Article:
Marine Atlas: Maximizing Benefits for Vanuatu


FISHING IN THE DARK: OFFSHORE FISHERIES Large offshore fisheries are a very important resource for Vanuatu in terms of income and economic development, as well as local employment and food. Knowledge of the distribution and catch is crucial in ensuring these fisheries are sustainable.

these species varies throughout the region, as do fishing methods such as purse seine, longline and pole-and-line. The fisheries are managed by the Western and Central Pacific Fisheries Commission (WCPFC) and cover the entire western Pacific Ocean to longitudes of 150°W in the North Pacific and 130°W in the South Pacific. Typically, there are 3,000–4,000 vessels operating each year, and the total tuna catch exceeds 2 million tons per year. Tuna fishing provides a major source of income to Vanuatu through the licencing of foreign and joint-venture vessels to catch tuna within Vanua- tu’s waters. Although tuna is generally landed in other countries for processing, it is nevertheless the largest marine export, and the highest contrib- utor to fisheries-based revenue for the nation.

Knowledge of the catch composition, amounts and distribution is necessary to understand how best to balance the exploitation of such fishery resources with the conservation of stocks, while considering other marine resources and values for the islands. The map shows the distribution of all tuna catches over the period from 2001 to 2010 in the provisional EEZ of Vanuatu. A number of valu- able non-target billfish species were also captured within tuna fisheries. Longline fisheries were very active over the 2001– 2010 period, with between 26 and 73 vessels per year reported to be involved in longlining (WCPFC, 2017), targeting albacore, bigeye and yellowfin tuna. Over this period, the total catch of albacore was approximately 82,000 tons, making up 78 per cent of the line-caught tuna catch, followed by bigeye (13 per cent) and yellowfin (9 per cent). Commercial billfish species taken in the fisheries include blue marlin ( Makaira nigricans ), black mar- lin ( Makaira indica ), striped marlin ( Kajikia audax ) and swordfish ( Xiphias gladius ). Reported catches of these species by the Pacific community over this period totalled over 6,000 tons, 6 per cent of the tuna catch. The largest tuna fishery covered by vessels regis- tered to Vanuatu is the purse seine fishery. Vessel numbers increased from two in 2001 to 10 in 2007, before reducing again, with only three vessels fishing in 2014–2016. Skipjack is the main species caught by purse seine (about 313,000 tons, 76 per cent of the total purse seine tuna catch between 2001 and 2010), followed by yellowfin (84,000 tons, 20 per cent), and bigeye (15,000 tons, 4 per cent). Skipjack catches exceeded 50,000 tons each year in 2005, 2006 and 2007, but have since declined to current catch levels below 10,000 tons per year (WCPFC, 2017). Most of the tuna catch occurs in areas towards the edge of the provisional EEZ boundary, far from the main island ridge, with catches con- centrated in the northwest and east. Unlike some other Pacific Island nations, catches do not appear to be closely correlated with seamounts, even though these are known to host higher catch rates of yellowfin and, to a lesser extent, bigeye tuna (Morato et al., 2010). All the tuna species are widely distributed. Given the significant proportion of the fisheries based on albacore, it is important to note that a South Pacific stock of albacore is distributed between 10°S and 50°S, spawning between latitudes of 10°S and 25°S. More juveniles are found in surface waters at higher latitudes, while adults tend to be found deeper in subequatorial waters. Adults ap- pear to have a seasonal migration pattern, moving south for feeding during early summer and north for spawning in winter. Skipjack spawning occurs in the central Pacific throughout the year, near the equator. Hence some skipjack can migrate long distances, but their movement patterns are not well understood. Both depth and seasonal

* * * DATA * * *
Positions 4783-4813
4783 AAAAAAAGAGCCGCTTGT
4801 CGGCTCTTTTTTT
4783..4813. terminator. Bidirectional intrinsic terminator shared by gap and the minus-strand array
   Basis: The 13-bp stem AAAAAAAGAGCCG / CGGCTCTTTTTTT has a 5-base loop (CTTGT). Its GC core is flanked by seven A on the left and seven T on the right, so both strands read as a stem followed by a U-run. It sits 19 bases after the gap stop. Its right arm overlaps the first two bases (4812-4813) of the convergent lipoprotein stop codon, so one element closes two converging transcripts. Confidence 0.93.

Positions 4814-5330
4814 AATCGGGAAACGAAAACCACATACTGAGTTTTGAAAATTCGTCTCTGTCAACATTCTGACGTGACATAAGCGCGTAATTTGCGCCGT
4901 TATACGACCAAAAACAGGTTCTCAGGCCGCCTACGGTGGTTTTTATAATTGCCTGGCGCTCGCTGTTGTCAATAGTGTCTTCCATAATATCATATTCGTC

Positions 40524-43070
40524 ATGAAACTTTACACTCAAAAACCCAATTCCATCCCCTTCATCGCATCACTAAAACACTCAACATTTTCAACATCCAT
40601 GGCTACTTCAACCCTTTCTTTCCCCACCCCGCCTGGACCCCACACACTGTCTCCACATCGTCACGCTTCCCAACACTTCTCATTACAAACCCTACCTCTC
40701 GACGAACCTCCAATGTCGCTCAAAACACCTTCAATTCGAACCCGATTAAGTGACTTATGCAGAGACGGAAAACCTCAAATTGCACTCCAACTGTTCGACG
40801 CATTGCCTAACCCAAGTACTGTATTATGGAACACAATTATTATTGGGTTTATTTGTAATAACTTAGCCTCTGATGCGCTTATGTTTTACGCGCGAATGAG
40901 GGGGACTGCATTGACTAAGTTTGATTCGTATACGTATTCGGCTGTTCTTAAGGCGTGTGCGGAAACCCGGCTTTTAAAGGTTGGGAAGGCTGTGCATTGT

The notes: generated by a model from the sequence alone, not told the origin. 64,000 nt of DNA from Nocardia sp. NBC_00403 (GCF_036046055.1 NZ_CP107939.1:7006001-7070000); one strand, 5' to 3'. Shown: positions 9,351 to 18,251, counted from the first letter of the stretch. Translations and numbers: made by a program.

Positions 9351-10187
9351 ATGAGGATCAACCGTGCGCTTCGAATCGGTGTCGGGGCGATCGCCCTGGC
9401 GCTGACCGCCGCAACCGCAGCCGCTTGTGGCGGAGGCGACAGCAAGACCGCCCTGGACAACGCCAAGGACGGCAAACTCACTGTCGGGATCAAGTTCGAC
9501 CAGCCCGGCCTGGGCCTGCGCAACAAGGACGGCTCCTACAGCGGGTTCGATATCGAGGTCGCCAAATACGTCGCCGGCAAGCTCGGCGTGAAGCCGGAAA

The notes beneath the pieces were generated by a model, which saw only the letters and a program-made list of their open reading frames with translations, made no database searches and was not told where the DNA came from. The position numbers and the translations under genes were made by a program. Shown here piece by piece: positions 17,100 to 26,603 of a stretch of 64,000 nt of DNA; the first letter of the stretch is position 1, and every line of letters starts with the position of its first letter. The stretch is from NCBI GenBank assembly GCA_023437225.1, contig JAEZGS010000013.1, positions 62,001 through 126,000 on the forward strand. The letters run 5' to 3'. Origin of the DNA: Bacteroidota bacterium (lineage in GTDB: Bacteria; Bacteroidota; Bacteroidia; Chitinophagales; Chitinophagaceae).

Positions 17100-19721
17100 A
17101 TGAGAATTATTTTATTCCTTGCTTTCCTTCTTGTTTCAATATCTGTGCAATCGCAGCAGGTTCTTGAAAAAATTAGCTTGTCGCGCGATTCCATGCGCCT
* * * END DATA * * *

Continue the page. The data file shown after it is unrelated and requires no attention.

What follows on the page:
A very important use of the ocean that immediately comes to the mind of every Ni-Vanuatu is fishing. There are two different types of fisheries in Va- nuatu: those close to the shore (see also chapter “Small fish, big importance”) and those offshore (see also chapter “Travellers or homebodies”). Commercial offshore fisheries are primarily based on tuna harvest and are worth VUV 208 million per year, compared to inshore fisheries with a total of VUV 995 million per year (Pascal, 2015). Tuna are the basis of important commercial fish- eries for many island nations in the South-West Pacific. Typically four main species are taken: skipjack ( Katsuwonus pelamis ), albacore ( Thun- nus alalunga ), bigeye ( Thunnus obesus ), and yellowfin ( Thunnus albacares ). The abundance of

TUNA CATCH (2001 - 2010) (metric tonnes) >0 - 50 50 - 101

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Vanuatu Provisional EEZ Boundary Boundary as deposited at UN Archipelagic Baseline

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Copyright © MACBIO Map produced by GRID-Arendal Sources : Becker et al, 2009; Claus et al, 2016; Sea Around Us, 2017; Smith and Sandwell, 1997; Williams, 2016.




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